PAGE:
I just want to flag that to you with that slide. I want to pursue that. If you look out where there's outpouring of messages is, this is studies that I've put in a book it's coming out next next month, which actually perish the thought I say read it, but get them to buy one and share it, but this is figures from that that I've had done especially for me by the excellent team at Cambridge University. (Inaudible). Go to Blackburn. I know anyone here from Blackburn? I know Blackburn very well. It's a depressed ex-textile town. High, high problems on every single front. It is Britain's fast food takeaway spot. Okay. Then you go to Kensington and Chelsea, I live just South of there the other side of the river, you know, it's got only 13.9 takeaways, for Blackburn, three times more. Okay. And those takeaways, by the way, are selling lots of food very cheaply, much cheaper than you can possibly cook it yourself. Okay, so it's not just nasty takeaways. Bad, cook it yourself. Sorry, good, cook it yourself message. There's a really important issue for you to look at. Britain (inaudible). I've mentioned this. Forgive this table, but you can see there we are in red, the UK, we have the highest, what we call in my world - ultra processed diets. This term ultra processing is used now by people like us in academia, to mean foods that are just produced, processed completely unnecessarily. They're processed to look like food when actually, they're just whatever is the cheapest commodity thrown together with additives and colouring and that can be sold with good branding. This is an extremely elegant study looking at 19 of the 27 member states in the European Union, I found that Britain had the highest percentage of eating ultra processed foods. We've got one of the worst diets of the rich world, by the way. And here in one slide it explains it. On the left hand side are low income countries, in the middle are middle income countries, on the right are rich countries. We're a rich country, Britain, even though we've got massive inequalities and you can't - I've gotta move camera I'm sorry - but the blue is ultra processed foods. Red is ordinary, kind of ordinary processed foods and the green is soft drinks. Basically, as countries get richer, they start eating more of this crap, if I may use a scientific term. And we do that, we do that. And we have done that for 100 years. Britain went through what we call the nutrition transition in the beginning of the 20th century and accelerated. So now it's stabilizing. There's a limit to how much rubbish food we can eat basically. So the companies that do that are now going abroad and getting the low income transition to the middle income countries. This is, it gets me out of bed actually as you can probably tell, I'm extremely angry about this. And this is what we've got to reverse. And climate change is in the middle of all of this, I'm sure some of you are nodding. If you want the boring stuff, I've spent the last four years of my life working on this, (inaudible) that came out exactly a year ago. It took us three years to do. If you need one table to look at, for me this is probably it, different foods down on the left and then you can see greenhouse gases, land use, energy use, acidification and eutrophication. That's sort of damage to water systems you get flow of excess nutrients ends up in the sea, in the rivers. So there's a very complicated ecosystems impact of how we eat, and the problem is, and I speak as an ex farmer - I'm an ex farmer - I bred pedigree wash black cattle. Okay, so I'm not someone who just thinks food comes from the air or comes from Mr Tesco. It comes from the land or the sea. The problem is, the big impacts are associated with meat and dairy. We've got to do something about that. You must come up with some suggestions how Britain can reduce what we produce, get it better and eat less of it. That's got to be part of your story and that's the data for it.#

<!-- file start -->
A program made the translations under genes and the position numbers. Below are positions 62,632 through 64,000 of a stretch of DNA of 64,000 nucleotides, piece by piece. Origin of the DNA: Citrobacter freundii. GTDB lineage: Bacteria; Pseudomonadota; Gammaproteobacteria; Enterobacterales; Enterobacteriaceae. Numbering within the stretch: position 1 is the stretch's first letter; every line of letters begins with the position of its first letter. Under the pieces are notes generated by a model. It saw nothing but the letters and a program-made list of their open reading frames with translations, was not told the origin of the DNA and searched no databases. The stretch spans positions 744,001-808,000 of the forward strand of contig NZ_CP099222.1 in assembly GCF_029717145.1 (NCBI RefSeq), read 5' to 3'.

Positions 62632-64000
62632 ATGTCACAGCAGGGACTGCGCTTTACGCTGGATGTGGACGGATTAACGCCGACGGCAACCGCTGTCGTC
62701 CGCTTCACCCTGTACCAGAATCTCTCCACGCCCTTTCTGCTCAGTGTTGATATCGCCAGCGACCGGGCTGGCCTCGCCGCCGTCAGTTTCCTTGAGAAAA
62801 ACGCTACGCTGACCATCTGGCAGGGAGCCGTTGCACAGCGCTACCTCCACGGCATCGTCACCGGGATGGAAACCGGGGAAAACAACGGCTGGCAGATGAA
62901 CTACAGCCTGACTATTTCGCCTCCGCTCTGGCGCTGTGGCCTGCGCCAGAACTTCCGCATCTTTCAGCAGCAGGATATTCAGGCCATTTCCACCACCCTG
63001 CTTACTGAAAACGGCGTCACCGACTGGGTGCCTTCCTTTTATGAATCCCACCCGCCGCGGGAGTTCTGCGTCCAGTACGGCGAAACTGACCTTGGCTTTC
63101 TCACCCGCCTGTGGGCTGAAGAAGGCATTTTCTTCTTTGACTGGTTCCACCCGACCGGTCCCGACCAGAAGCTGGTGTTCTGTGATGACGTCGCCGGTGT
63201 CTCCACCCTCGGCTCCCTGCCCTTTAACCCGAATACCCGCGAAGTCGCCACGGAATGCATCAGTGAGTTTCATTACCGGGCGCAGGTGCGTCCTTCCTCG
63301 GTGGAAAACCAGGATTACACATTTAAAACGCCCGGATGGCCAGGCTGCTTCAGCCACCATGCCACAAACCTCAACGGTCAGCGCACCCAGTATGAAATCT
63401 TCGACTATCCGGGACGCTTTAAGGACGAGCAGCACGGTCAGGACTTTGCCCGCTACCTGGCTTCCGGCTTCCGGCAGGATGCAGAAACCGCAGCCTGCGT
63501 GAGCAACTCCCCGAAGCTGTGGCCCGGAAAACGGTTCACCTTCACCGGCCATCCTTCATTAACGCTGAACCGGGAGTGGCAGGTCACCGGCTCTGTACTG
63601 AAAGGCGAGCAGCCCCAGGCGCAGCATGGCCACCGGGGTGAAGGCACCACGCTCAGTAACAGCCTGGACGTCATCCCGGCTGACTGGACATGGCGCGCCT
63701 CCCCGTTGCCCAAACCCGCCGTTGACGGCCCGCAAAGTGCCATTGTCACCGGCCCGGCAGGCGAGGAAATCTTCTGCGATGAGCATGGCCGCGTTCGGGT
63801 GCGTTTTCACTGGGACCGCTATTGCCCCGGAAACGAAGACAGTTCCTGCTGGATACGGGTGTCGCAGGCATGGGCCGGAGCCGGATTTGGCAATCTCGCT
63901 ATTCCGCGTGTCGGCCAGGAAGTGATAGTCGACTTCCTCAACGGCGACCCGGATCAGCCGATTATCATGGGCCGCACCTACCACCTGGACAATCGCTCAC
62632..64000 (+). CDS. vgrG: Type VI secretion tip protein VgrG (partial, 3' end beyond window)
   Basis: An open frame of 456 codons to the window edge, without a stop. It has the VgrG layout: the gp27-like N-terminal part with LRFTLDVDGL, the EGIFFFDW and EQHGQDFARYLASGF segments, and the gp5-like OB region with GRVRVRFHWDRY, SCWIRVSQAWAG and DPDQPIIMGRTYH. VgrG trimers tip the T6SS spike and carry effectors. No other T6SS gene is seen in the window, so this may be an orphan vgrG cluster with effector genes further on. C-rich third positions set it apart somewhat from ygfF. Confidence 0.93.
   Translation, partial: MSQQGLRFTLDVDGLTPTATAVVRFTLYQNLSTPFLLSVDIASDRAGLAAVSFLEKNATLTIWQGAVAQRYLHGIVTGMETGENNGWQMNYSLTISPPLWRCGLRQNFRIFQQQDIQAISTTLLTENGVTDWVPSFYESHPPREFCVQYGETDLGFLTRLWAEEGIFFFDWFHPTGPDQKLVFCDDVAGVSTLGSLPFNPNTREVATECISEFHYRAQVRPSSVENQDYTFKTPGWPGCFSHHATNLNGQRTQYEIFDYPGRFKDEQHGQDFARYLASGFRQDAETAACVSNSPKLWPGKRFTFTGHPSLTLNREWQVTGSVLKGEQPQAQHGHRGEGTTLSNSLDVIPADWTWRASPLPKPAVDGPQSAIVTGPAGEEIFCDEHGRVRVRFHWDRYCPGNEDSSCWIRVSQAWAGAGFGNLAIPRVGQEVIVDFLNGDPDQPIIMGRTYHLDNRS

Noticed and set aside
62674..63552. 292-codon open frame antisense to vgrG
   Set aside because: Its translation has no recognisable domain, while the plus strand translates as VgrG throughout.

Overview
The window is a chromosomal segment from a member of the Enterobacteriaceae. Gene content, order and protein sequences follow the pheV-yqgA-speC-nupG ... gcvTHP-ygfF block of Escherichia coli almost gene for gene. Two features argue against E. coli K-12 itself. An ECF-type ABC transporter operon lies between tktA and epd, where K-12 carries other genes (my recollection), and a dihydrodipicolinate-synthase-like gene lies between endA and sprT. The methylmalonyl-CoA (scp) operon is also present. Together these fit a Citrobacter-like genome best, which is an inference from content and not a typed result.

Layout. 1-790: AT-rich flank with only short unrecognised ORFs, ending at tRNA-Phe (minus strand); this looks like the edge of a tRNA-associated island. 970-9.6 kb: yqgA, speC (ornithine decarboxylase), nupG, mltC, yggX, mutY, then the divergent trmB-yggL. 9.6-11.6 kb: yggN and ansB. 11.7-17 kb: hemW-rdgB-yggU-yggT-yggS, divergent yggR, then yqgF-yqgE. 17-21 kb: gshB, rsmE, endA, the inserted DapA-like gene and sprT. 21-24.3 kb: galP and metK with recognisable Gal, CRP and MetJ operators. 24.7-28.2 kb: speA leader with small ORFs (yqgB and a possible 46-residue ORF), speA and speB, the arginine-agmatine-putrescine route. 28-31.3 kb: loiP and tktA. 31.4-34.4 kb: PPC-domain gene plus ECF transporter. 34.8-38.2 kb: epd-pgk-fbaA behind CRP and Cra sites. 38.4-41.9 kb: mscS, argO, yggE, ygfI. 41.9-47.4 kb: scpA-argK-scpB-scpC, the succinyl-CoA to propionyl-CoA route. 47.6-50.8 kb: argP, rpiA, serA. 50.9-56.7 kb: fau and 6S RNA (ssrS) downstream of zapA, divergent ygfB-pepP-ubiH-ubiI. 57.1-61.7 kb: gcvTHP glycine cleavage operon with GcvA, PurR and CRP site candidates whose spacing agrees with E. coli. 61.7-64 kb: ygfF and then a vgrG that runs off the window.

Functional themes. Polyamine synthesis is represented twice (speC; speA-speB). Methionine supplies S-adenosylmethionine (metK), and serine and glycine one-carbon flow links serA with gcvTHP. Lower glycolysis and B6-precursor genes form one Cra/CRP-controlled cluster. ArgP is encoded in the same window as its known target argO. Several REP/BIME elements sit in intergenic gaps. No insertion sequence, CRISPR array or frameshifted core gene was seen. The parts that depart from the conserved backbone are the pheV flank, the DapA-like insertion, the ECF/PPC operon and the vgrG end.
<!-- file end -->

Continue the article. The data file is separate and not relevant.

This is from the (inaudible). Basically we concluded we've got to produce less meat, that's the red. We've got to reduce globally. This is global figures, at about 75%. But the good news, that Rosie and I, the last speaker, we're here as health people. The good news is vegetable production needs to go up 75%, fruit 50%, fruit, seeds and nuts. My granny was from Kent, I was brought up eating hazelnuts. If you look at the figures on hazelnut production in Britain it's collapsed. There are lots of good news stories and they're all about horticulture. Even though I came out of agriculture, I would say forget agriculture, it's horticulture where the good news is. I'm going to skip that. And here's why. This is the latest figures from DEFRA. Britain has a cropable land, about six million hectares. Horticulture is using precisely 165,000 acres, hectors. We do hardly any. If you notice all the slides my colleagues have presented, beautiful slides at Committee on Climate Change. Horticulture doesn't even feature in it and yet it's the good news. So you've got to come up, I urge you, that's why I'm here, to recommend more horticulture as we transition out of a climate change inducing agricultural food system.#